<Todd>’s review published on Letterboxd:
"The combination of backgrounds... that's what makes BlackPink so special" - their producer,
- 2020 Ranked: boxd.it/4zdAI
They work hard for the living.
The way that America is responding to the KPop "revolution" is interesting. What we call KPop is really just pop music that comes out of Korea so treating it like a single monolith is a minimizing way of understanding a cultural phenomena with diverse membership. This film is interesting because it tries to set up BlackPink as a representative of the genre but also as a group that transcends the genre.
Something I find noteworthy is that whereas the BTS documentaries force American culture to succumb to Korean cultural practices, the BlackPink documentary says "Hello Americans, please like us." This film tries to explain KPop for an American audience in a way that feels almost academic at times. There is an introduction to the genre, introduction of the members, discussions of the training process and how difficult it is, band formation, album recording, and dealing with success.
While I fully acknowledge their talent, on film the girls themselves are about as interesting as the one-direction boys.. not very.
-Jennie- she gets shy talking about herself... isn' that cute?
-Lisa- she likes to shop... vintage when possible... isn't that amazing?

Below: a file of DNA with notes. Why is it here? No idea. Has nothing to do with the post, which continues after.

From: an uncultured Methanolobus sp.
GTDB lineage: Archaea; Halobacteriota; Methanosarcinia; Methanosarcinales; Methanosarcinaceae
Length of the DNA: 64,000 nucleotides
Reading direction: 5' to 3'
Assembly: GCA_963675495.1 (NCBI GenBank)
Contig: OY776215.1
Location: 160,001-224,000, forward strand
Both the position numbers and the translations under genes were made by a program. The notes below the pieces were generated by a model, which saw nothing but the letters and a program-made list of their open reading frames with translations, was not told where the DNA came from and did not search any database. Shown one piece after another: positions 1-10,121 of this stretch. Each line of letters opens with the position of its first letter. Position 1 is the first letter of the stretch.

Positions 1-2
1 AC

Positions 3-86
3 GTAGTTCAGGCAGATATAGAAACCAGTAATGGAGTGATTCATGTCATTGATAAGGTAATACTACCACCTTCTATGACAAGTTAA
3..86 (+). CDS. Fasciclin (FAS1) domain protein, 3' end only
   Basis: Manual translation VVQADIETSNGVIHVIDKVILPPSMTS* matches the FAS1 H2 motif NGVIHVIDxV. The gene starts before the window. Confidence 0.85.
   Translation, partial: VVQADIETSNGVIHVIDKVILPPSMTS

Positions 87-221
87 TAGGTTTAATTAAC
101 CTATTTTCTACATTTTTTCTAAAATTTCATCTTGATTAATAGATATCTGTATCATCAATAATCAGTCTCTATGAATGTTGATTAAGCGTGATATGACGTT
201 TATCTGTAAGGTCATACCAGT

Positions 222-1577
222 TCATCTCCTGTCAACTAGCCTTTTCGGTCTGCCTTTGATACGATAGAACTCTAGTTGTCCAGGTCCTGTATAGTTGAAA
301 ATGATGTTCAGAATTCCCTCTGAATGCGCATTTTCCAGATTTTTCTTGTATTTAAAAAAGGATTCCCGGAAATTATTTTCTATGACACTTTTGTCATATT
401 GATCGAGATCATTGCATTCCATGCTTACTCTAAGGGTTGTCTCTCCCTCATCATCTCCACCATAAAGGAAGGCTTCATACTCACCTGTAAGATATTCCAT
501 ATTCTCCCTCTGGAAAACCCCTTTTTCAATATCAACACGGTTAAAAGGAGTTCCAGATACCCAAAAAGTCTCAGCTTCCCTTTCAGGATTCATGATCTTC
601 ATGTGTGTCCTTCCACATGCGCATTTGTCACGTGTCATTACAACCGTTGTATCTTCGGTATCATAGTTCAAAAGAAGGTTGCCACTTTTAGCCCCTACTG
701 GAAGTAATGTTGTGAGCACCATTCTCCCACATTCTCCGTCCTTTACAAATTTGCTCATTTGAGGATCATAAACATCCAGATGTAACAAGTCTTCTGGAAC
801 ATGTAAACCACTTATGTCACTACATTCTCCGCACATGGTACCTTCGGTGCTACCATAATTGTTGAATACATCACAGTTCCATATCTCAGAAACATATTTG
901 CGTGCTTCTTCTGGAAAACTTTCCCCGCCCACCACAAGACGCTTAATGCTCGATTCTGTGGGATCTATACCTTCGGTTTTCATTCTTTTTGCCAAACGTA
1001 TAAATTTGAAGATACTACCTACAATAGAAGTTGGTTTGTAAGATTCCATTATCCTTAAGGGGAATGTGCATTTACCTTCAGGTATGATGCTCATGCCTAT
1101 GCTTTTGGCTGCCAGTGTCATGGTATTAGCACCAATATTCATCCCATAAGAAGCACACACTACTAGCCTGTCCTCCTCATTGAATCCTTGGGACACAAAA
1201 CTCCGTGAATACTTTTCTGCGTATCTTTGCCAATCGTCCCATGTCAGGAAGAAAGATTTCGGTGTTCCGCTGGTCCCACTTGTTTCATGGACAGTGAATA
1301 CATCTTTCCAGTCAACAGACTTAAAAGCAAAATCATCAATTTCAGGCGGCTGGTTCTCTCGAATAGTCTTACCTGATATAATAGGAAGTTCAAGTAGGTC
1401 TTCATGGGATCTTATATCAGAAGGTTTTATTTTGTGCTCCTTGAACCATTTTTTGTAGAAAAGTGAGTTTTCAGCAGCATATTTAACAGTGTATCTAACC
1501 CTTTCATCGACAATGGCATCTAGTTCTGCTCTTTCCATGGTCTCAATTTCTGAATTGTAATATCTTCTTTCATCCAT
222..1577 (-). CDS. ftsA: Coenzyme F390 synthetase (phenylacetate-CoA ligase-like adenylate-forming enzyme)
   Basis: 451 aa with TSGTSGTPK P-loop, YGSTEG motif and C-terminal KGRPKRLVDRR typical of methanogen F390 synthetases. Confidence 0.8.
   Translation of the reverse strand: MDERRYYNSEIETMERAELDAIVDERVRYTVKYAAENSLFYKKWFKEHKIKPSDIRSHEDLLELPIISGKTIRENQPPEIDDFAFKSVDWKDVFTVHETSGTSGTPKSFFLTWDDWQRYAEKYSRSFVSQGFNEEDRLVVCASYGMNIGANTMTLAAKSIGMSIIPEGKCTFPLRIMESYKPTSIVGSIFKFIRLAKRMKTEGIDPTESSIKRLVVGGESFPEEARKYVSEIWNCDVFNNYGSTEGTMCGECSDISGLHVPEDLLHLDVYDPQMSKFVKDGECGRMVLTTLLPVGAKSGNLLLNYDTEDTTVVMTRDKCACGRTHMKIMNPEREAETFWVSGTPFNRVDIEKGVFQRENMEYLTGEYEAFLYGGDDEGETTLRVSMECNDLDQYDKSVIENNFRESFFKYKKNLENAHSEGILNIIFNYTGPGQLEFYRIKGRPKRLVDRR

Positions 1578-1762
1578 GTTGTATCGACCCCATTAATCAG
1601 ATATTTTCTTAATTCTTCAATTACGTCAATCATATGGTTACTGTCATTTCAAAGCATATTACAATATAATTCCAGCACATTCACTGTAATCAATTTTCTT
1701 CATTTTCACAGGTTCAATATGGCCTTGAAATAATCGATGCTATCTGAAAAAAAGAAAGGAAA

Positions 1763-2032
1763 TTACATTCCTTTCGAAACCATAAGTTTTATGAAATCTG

-Jisoo- is concerned with her face fat because gender is a prison... she also wants to draw the perfect eyebrows
-Rose- grew up living life like Hannah Montana, isn't that crazy!?
I blame the documentary makers for not digging further into their lives and finding more endearing qualities but it's an interesting example of how heavy the identity management is in one of these films. There is nothing risky or actually vulnerable in the film... it's propaganda after all, yet there is something hypnotic about the film that I can't quite explain. The profile sections don't tell you nearly as much about the likability of these women as the little sections where you see them do things like cooking together.
I think that as a whole this is a successful documentary because it does an effective job of documenting a phenomena. The women are nice and have worked hard and good for them. The film also occasionally sheds interesting light on the culture industry in South Korea. Some assholes will casually dismiss kpop or the band and go listen to their own shitty music while sporting smug ass faces but the reality is that groups like BTS and BlackPink have had a real and sustained impact on the music industry that is worth cataloguing.
I wish this had done more but it's pretty decent for fans of the group or people that are looking for a Kpop introduction for Americans.